In April 2016, New Scientist obtained a copy of a data-sharing agreement between DeepMind, the AI company owned by Google’s parent company, Alphabet, and the Royal Free NHS Trust in London. Under the terms of the agreement, data on 1.6 million patients was to be transferred to a secure data centre and made accessible to DeepMind. The data would include five years’ worth of information on admissions, transfers and discharges, all reports of completed inpatient episodes, all radiology and pathology results, critical care data and A&E data. No patient consent or ethical clearance was sought or obtained. This was justified, the hospital and the company maintained, because the product that DeepMind was developing with the help of the data would directly support patient care. Some observers found this problematic, since Streams, the product being referred to, was a relatively straightforward app that used a published algorithm to identify patients at risk of chronic kidney damage. It didn’t seem to require the kind of AI that DeepMind specialises in. Further grounds for scepticism were supplied by some of the statements made by DeepMind, which clearly intends to deliver something more ambitious than Streams. The case was referred to Fiona Caldicott, the national data guardian, and to the Information Commissioner’s Office. The company’s submission to Caldicott maintained that the data was being used to test their algorithm. Her response was that this testing couldn’t be seen as supporting direct patient care, and that therefore the access they had been given was inappropriate. Shortly afterwards, the Information Commissioner’s Office concluded that the law had been breached.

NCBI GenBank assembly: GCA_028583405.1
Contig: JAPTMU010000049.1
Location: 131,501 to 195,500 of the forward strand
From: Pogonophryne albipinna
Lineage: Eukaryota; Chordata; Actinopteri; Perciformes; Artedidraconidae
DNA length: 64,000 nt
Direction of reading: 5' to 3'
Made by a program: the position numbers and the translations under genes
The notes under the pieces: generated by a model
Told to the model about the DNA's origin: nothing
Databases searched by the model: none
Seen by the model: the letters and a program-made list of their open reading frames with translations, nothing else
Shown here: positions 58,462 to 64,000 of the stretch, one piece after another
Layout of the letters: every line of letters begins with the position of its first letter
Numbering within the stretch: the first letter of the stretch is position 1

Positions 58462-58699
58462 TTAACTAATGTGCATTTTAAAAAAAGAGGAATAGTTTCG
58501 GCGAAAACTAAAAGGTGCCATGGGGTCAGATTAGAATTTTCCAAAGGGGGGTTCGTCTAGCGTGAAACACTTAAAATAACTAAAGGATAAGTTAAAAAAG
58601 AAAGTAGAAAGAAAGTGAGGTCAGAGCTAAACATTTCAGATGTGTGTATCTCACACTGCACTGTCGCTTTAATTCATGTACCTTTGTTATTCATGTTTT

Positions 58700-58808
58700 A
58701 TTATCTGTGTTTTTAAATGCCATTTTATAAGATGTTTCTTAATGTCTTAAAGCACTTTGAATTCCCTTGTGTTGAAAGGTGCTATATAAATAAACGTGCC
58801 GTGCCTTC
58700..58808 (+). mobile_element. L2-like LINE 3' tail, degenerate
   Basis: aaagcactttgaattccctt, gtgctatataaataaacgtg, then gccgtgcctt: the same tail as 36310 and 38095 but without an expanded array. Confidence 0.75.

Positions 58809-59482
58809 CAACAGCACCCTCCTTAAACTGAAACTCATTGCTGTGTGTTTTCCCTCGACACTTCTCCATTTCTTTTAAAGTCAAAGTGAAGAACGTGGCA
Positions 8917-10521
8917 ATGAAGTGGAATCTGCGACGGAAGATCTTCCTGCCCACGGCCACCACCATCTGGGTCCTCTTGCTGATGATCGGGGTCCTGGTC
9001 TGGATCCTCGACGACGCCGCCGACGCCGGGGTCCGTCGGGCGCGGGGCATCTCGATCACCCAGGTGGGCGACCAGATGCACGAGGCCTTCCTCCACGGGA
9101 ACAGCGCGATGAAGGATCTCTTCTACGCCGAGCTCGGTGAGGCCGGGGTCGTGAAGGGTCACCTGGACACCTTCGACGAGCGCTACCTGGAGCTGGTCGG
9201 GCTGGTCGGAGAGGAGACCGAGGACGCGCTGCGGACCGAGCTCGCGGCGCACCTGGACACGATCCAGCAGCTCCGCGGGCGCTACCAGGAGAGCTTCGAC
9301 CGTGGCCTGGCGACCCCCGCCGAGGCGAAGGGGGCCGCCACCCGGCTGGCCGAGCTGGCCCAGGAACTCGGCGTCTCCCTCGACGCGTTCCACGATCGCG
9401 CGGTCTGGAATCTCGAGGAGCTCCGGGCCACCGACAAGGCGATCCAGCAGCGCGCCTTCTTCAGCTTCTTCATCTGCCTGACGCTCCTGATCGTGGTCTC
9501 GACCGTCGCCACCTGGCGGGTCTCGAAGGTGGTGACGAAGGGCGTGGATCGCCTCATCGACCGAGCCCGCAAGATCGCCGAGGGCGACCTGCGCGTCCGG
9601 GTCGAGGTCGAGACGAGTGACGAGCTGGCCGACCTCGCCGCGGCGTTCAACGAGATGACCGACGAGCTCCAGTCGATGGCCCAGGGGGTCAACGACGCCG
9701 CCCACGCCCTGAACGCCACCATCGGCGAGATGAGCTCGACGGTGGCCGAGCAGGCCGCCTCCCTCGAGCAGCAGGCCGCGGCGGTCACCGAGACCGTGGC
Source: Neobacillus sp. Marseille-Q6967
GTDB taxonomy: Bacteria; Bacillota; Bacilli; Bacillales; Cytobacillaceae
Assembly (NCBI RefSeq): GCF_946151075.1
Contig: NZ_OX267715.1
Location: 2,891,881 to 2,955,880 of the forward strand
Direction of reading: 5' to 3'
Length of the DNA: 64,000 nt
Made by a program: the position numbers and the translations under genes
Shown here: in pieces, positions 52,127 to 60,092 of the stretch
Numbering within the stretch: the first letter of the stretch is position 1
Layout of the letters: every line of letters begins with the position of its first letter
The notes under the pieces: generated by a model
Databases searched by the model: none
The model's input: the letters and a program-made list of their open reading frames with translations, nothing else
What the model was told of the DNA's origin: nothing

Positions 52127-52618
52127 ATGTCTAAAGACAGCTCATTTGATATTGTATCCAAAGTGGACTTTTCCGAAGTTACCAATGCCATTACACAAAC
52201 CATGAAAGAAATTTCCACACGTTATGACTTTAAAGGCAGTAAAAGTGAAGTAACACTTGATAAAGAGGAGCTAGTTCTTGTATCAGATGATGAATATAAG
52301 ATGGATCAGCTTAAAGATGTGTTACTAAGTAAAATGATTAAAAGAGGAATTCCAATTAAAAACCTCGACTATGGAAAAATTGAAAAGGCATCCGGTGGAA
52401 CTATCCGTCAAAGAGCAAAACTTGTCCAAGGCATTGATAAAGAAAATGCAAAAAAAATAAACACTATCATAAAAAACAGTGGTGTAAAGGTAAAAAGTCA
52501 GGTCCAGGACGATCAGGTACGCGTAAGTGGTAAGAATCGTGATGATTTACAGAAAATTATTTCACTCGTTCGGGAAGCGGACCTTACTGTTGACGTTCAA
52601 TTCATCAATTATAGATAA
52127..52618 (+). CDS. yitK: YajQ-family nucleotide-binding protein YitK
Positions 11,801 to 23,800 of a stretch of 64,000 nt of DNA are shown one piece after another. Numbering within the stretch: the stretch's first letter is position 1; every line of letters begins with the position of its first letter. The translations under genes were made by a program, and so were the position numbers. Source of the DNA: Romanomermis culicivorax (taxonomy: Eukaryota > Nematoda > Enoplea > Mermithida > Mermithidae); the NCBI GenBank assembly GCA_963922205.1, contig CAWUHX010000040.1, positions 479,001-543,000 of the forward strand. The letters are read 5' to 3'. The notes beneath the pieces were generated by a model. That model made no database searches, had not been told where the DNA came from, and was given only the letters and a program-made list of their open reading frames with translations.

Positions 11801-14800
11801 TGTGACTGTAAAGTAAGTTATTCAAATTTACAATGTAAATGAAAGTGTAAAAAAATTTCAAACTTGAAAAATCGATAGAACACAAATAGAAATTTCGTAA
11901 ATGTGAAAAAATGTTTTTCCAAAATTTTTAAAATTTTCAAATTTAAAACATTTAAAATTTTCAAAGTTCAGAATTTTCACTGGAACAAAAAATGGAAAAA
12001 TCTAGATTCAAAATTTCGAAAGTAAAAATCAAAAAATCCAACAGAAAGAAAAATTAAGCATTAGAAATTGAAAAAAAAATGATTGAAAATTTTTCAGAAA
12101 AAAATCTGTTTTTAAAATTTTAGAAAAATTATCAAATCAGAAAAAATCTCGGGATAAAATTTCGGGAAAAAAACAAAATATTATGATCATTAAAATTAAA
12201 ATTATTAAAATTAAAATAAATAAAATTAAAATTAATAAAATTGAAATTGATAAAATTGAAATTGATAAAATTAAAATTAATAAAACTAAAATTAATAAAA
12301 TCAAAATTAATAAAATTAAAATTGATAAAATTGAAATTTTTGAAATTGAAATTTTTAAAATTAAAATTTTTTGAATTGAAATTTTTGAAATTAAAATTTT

Neither party has been keen to disclose the financial basis for the deal, but the Royal Free has said that although it currently receives free access to Streams, it will have to pay a ‘service fee’ if DeepMind’s support ends up costing the company more than £15,000 a month. This, presumably, seems a fair agreement to the decision-makers at the Royal Free, since the data has no financial value to the trust and the benefits to patients may be considerable. But from the wider perspective of the NHS it is disappointing: companies are being gifted the raw material that enables them to come up with products for which the NHS looks likely to end up paying dearly.
It’s worth thinking for a moment about what the tech companies may be able to charge for tools of this kind. The obvious target for machine learning in the health sphere is medical image interpretation. DeepMind is rumoured to be close to announcing that it can interpret retinal scans more reliably than expert ophthalmologists. Other companies are looking at mammograms and, I assume, pretty much all other classes of medical images. There are plenty of technical challenges, but most people in the field believe that machine learning will shortly outperform radiologists in at least those aspects of the job that involve the straightforward application of pattern recognition. At the moment, the UK employs 3318 consultant radiologists. The cost of employing them, if you add up their salaries and associated costs, is about £633 million a year. A company that successfully automates even a fraction of this activity will have a huge global market for its wares.
When it comes to the data, this is a buyer’s market. If the NHS tried to get a better deal, tech companies would just look elsewhere. There are lots of countries desperate for their investment. In March 2016, the Italian government signed a deal with IBM. The corporation would invest $150 million, $60 million of which would be provided in state subsidies, in a new centre in Milan to develop data-driven healthcare applications. In return, Il Fatto quotidiano has revealed, IBM expects to have access to the health data of the population of Lombardy, if not the whole of Italy. The paper quotes a confidential document listing the data IBM is hoping to secure: registration and demographic data, historical medical diagnoses, repayments and running costs, medical conditions and procedures, outpatient prescriptions, drug treatments and related costs, emergency room visits, hospital discharge cards, appointment information, time and attendance and other health data. The Italian data protection authority and the European Commission have asked for details of the arrangement, but the government, so far, has ignored them.